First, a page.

Before you take the plunge into homeschool, get the facts on what’s involved and
resources to help your child have the best learning experience possible
By Angela E. Thomas
School choice empowers parents to make the best possible choice for their children’s education, and for many parents the best choice is homeschool. In Arkansas, nearly 19,500 students “attended” school provided by their parents or legal guardians in 2016-17.
Is homeschooling right for your family? Following are the most frequently asked questions regarding the topic, with information provided by Kimberly Friedman, MPA, director of communications for the Arkansas Department of Education.
Why do most parents choose to homeschool?
Arkansas does not require parents/legal guardians to provide a reason for their choice. According to the National Center for Education Statistics, most parents cite concerns about the environment in schools as well as their desire to provide religious and/or moral instruction as their reasons. And according to statistics provided by the Arkansas Department of Education, the majority of students who are homeschooled are high school age.
What’s required, legally speaking?
By law, Arkansas parents who have custody or charge of any child 5 to 17 years of age “shall enroll and send the child to a public, private or parochial school or provide a homeschool for the child in accordance with the requirements of the homeschool law.”
Parents/guardians who choose to homeschool must complete a Notice of Intent (NOI). The form is posted on the Homeschool page of the Arkansas Department of Education’s (ADE) website. It can be completed online or can be downloaded and printed. The paper version of the form can either be hand-delivered, emailed, mailed or faxed to the resident school district’s superintendent’s office. The notice must be filed at the beginning of each school year, no later than Aug. 15.
What is the time commitment? Am I required to follow my local school district’s schedule?
Homeschool students’ schedules are determined by their parents or legal guardians. State law does not require parents or legal guardians to have prescribed schedules for schooling their child(ren).
Am I required to use their instruction materials?
In addition to setting their instruction schedules, parents may choose the books, curriculum and materials they use. The ADE publishes a Fact Sheet on Homeschooling and lists several websites for testing. Of those, A Beka and Bob Jones University each offer homeschool curriculums. Google the term “homeschool materials” or “homeschool curriculum,” and you’ll find a good number of online programs.
What about testing?
Arkansas no longer requires parents/guardians test their students; however, if parents/guardians choose to do so, they are responsible for the costs. Seton Home Study School, A Beka Testing, Bob Jones University and Brewer Testing Services are just some of the companies the department lists as a resource.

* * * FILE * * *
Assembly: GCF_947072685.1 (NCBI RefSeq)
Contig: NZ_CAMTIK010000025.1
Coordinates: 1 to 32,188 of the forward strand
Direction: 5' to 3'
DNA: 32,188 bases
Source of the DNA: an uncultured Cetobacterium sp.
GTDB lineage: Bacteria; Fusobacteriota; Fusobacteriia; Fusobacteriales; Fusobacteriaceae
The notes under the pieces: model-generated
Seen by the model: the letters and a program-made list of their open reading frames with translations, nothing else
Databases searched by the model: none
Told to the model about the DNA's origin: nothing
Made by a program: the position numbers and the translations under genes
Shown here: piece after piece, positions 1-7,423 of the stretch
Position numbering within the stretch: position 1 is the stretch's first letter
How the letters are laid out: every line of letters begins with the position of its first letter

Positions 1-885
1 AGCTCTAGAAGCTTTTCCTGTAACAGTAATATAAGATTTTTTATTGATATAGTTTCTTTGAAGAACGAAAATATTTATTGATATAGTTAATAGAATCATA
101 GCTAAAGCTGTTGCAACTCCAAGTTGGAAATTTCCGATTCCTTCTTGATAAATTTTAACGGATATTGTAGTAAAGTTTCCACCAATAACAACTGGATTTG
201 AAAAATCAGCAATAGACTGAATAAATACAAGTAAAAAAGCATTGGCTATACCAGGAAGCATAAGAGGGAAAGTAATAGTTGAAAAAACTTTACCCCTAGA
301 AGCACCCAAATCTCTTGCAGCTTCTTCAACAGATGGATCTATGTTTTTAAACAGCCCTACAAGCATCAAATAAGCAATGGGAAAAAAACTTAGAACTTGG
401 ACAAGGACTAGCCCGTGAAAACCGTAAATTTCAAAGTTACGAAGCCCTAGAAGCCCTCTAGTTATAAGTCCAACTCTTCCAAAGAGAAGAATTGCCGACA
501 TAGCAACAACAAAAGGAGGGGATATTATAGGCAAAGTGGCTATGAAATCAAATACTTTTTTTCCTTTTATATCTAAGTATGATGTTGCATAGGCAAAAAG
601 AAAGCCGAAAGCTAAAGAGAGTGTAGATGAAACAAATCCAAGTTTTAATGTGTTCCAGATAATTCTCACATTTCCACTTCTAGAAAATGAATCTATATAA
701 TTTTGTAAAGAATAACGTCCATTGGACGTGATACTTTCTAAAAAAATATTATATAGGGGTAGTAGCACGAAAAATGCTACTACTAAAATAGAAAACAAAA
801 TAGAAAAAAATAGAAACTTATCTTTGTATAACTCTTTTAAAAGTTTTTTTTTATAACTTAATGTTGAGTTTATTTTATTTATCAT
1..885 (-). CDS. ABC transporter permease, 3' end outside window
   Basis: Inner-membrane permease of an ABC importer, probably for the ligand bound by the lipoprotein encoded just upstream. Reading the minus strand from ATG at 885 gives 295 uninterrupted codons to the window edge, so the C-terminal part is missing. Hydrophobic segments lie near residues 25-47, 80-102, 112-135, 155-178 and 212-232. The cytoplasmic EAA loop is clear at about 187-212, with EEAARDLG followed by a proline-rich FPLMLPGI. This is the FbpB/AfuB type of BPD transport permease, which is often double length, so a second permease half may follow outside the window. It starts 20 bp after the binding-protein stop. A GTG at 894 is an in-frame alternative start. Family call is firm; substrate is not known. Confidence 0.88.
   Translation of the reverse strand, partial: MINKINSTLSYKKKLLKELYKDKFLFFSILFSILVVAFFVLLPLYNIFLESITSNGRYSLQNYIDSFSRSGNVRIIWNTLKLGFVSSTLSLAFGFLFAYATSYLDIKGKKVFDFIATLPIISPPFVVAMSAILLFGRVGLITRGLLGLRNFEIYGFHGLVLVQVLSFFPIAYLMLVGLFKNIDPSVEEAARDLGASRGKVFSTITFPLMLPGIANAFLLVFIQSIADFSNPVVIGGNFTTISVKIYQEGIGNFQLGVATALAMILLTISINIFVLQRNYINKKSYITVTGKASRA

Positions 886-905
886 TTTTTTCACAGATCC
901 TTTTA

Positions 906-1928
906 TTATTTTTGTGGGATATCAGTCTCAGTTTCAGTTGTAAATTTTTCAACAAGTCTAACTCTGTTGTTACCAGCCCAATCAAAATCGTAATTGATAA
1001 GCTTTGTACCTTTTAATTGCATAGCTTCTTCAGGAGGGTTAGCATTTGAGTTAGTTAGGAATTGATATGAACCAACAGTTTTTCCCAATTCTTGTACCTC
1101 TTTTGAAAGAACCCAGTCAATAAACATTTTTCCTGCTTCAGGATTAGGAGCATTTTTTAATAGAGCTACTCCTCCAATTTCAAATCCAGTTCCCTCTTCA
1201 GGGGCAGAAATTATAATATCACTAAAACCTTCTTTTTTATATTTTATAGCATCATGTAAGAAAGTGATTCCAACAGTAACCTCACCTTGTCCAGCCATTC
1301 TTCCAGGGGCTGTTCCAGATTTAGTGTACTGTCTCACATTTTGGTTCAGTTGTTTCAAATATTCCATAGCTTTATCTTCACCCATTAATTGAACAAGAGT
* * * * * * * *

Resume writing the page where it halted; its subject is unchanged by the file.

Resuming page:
Additionally, the department does not monitor student activity or work, so it’s a good idea to maintain attendance records, a portfolio of the students’ work and a transcript. This is advisable as the Arkansas Department of Education does not provide diplomas for students who are homeschooled.
May my child(ren) participate in my nearest district’s extracurricular activities?
Yes. When a student leaves a public school to be homeschooled, he or she is required to wait a full calendar year before he/she competes in sports activities for grades 8-12. The year begins the day the student withdraws from a public school. Homeschool students may participate in sports activities but cannot compete until the waiting period is completed. This means that students can practice but cannot compete.
As far as other extracurricular activities, such as band, choir, etc., homeschool students can immediately begin to participate without having to wait a calendar year.
Can my child(ren) receive a high school diploma through the Arkansas Department of Education?
No; however, a student who has been taught at home may enroll or re-enroll in his/her local public school and attend classes for at least nine months immediately before graduation to become eligible to graduate from public school with a diploma.
Students 16 and older who are not enrolled in a high school may earn an Arkansas high school diploma by passing the GED (General Educational Development) assessment. The test and free instruction to prepare for the test are available through Arkansas Department of Career Education. For more information about their programs, log on to aalrc.org or call 877-963-4433.
For more information about homeschooling your child(ren) in Arkansas,
log on to arkansased.gov or call 501-682-1874.